David talks with ‘The Vent’ about directing his latest film, ‘The Rover’. We’ve included a short excerpt of their discussion below. You can read the full interview at the source.
Q: When did you begin working on this project?
A: In about 2007 I was in Los Angeles and I didn’t really know why I was there. I had this little kind of group of friends in Sydney, with whom I had been making short films – basically we were a bunch of people who were at about the same level, roughly, of experience in the industry, and who all felt like perhaps we were just delusional, and had the comfort of sharing that delusion with other people. One of them was a guy named Spencer Susser, with whom I’d written a film called Hesher a few years ago, and Spencer already lived in LA – he was born there. Another was Joel Edgerton. He was an actor on the rise but he was still very much trying to make it happen back then. His brother Nash was an accomplished stunt man, with an aspiring directorial career. And then there was me, and I had been writing with them a little bit. I had been to film school years before, and it was one of my very early trips to Los Angeles; I just wanted to have a look at it and see what it was about.
Q: So you were unsure of the direction you were heading in?
A: When you’re tooling around in the kiddy pool of short films, it’s fun and it’s exciting, but you don’t know that you actually have any kind of meaningful career awaiting you. Having ambitions to be a director, I felt like I needed to go there at some point, so I thought that I might as well go there when my friends were there. I got there and then wondered why the hell I was there because it’s a brutal town if there’s nothing going on. While we were there, Joel and I started talking about a movie that maybe we would write together for his brother Nash to direct – his brother being a stunt man and a great practitioner of visceral action; his shorts are really alive on a physical level. We started writing a story that we thought was just about a man who has his car stolen in the desert. Joel and I spent about ten days thrashing the bare skeleton of a story out. I went away to write the first draft, and very quickly I started writing a movie that I wanted to direct. I then went away and made Animal Kingdom, which I had been writing for eight or nine years. Then in the couple of years after Animal Kingdom, I was working out how and where to make my next movie, and what it should be. I ended up coming back to The Rover, because I realised what I wanted to do was control my second film. I didn’t want to get sucked into the Hollywood machine and get chewed up by it.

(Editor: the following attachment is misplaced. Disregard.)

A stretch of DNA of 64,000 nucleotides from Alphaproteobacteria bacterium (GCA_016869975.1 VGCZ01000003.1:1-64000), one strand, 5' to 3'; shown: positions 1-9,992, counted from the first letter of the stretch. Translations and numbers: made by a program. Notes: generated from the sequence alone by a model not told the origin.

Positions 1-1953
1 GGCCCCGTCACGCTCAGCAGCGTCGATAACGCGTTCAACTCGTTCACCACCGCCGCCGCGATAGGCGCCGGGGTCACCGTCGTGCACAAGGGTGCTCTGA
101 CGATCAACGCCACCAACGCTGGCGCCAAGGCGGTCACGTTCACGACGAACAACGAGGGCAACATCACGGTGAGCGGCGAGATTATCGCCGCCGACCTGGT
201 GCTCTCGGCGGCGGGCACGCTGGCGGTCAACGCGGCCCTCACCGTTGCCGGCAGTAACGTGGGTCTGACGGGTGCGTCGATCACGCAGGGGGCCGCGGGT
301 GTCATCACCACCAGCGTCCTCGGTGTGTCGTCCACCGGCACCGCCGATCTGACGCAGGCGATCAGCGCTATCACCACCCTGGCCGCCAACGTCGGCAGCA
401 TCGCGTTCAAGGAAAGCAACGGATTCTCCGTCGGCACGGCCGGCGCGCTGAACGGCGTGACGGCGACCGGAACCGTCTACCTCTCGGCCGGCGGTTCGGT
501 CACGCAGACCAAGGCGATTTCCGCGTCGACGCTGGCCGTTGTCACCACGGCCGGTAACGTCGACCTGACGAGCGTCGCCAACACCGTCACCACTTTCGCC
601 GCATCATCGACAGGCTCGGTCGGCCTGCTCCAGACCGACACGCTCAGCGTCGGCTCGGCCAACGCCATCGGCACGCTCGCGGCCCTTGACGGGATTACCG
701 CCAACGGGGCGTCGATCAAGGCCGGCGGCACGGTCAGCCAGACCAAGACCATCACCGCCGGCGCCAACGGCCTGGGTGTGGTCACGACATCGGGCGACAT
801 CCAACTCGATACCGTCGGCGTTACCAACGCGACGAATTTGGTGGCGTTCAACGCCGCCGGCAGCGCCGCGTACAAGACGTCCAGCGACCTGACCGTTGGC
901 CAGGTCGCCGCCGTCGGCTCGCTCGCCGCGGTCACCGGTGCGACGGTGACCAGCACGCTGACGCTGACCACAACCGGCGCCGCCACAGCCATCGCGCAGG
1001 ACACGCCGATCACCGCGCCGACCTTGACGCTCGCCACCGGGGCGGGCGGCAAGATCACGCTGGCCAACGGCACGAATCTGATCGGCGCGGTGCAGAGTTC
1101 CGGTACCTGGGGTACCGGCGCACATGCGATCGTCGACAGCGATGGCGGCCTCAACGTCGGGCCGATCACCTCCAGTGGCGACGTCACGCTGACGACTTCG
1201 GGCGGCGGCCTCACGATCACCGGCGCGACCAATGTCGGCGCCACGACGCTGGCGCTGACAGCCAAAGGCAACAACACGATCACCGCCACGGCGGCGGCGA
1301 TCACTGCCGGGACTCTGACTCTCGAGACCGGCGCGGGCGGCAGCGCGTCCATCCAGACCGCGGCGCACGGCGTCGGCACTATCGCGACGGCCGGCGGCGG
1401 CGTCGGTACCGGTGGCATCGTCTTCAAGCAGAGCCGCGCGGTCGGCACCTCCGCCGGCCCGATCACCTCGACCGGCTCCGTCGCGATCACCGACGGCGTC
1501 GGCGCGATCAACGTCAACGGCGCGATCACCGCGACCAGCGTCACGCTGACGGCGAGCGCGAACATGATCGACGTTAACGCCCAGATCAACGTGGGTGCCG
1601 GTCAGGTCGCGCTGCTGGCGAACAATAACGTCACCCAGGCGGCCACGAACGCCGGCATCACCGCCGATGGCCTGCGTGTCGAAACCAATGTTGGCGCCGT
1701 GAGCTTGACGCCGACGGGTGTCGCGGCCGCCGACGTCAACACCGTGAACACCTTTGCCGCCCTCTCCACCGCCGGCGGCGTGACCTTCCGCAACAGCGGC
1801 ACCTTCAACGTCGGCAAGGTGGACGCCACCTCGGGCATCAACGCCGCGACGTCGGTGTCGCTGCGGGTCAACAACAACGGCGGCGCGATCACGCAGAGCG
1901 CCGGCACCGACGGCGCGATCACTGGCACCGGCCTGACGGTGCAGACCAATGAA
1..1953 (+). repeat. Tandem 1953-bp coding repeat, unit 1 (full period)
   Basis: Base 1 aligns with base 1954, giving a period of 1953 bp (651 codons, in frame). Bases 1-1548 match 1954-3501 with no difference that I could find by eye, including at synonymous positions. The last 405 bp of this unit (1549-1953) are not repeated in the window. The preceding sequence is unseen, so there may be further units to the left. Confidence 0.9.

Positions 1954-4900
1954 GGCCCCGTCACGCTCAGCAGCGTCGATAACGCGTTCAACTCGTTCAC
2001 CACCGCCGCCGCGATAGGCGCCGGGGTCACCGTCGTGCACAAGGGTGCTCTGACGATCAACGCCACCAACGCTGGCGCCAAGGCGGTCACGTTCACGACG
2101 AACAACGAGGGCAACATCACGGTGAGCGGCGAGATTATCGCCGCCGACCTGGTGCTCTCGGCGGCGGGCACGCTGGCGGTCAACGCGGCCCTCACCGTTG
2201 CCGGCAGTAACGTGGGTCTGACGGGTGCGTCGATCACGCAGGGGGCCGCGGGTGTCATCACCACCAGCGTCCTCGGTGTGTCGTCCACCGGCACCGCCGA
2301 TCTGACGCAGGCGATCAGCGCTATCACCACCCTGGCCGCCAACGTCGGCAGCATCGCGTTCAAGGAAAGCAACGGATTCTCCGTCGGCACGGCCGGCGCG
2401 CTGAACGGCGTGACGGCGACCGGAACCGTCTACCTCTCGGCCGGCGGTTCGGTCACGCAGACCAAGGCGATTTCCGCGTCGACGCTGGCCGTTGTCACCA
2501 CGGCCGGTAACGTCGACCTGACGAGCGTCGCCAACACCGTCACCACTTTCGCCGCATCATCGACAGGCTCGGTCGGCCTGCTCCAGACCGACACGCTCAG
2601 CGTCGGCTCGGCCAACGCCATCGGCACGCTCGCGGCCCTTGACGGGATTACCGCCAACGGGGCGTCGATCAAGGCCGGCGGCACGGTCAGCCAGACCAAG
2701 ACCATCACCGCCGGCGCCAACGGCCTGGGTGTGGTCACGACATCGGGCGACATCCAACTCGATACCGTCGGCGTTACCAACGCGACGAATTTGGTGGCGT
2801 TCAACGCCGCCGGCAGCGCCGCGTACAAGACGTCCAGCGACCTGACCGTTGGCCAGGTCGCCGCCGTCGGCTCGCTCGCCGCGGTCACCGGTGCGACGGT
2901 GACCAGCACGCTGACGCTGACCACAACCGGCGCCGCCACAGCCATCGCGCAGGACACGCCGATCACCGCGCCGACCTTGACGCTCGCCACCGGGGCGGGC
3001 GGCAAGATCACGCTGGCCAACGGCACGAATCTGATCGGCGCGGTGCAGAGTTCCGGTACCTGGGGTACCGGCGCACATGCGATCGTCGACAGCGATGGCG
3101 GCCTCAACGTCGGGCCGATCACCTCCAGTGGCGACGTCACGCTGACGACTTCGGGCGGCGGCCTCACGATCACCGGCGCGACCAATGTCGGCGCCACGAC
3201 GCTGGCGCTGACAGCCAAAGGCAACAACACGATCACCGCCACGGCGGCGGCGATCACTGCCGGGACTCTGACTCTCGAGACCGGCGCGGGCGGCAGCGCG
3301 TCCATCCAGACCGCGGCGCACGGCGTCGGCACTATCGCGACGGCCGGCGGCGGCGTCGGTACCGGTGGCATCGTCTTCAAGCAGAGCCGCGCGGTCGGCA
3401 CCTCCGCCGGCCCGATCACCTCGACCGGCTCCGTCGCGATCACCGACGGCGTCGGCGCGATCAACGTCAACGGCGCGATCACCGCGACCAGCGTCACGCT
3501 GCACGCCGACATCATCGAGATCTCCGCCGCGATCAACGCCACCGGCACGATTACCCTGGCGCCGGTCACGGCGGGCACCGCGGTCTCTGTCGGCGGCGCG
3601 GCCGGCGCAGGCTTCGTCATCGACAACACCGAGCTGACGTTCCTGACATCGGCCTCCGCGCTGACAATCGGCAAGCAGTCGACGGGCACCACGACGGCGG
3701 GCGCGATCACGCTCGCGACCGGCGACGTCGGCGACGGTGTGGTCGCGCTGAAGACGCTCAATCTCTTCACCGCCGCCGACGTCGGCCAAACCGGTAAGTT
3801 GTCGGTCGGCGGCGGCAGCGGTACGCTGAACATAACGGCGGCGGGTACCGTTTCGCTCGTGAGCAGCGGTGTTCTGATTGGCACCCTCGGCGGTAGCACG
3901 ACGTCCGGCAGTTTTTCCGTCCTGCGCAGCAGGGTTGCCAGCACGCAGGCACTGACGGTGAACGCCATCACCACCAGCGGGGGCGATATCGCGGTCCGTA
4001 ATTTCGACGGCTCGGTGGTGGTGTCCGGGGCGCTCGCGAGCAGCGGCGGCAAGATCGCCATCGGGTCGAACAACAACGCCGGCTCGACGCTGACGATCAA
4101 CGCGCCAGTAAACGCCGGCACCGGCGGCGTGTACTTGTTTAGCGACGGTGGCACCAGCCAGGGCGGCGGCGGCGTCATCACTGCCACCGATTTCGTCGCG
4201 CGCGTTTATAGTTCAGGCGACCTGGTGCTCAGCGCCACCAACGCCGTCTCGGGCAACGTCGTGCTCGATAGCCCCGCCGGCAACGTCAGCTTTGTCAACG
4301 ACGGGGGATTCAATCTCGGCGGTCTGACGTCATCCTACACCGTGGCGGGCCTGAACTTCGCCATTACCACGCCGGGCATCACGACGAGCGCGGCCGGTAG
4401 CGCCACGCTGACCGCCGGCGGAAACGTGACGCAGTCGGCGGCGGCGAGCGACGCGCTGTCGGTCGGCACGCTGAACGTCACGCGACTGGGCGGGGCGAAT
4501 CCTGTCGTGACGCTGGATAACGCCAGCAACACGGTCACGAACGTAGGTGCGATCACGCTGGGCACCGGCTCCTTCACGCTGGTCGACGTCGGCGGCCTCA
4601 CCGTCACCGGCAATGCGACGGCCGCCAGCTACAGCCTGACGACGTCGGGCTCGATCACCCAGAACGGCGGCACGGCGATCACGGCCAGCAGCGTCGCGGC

Q: You must have had a lot of offers after Animal Kingdom?
A: Yeah, which meant that I spent a couple of very confusing years reading screenplays, having meetings, talking about possible projects – all of which was protracted, but very productive for me in terms of working out what kind of a filmmaking career I wanted to have. I realised that I wanted to direct my own writing, not because I didn’t like the scripts I was reading, but because I realised what I had probably already known, which is that for me, writing is the first part of the directing process, and directing is just a continuation of the writing process. Also, I wanted to maintain control of the project.
Q: Did you write The Rover pre-economic crash? When you went back to it, did you adapt it in light of what had happened?
A: Originally, that first draft was a very wild sort of action movie for Nash to direct. Nash at that time was already busy on something else, and I said, ‘I think I would quite like to direct this thing.’ I went away and completely stripped it back, and took a lot of the action sequences out, but what I had always loved at the centre of it was this murderously embittered man, and I began to see the ways I was able to project onto the character a lot of my feelings of despair and anguish about the state of the world, especially post-economic crisis.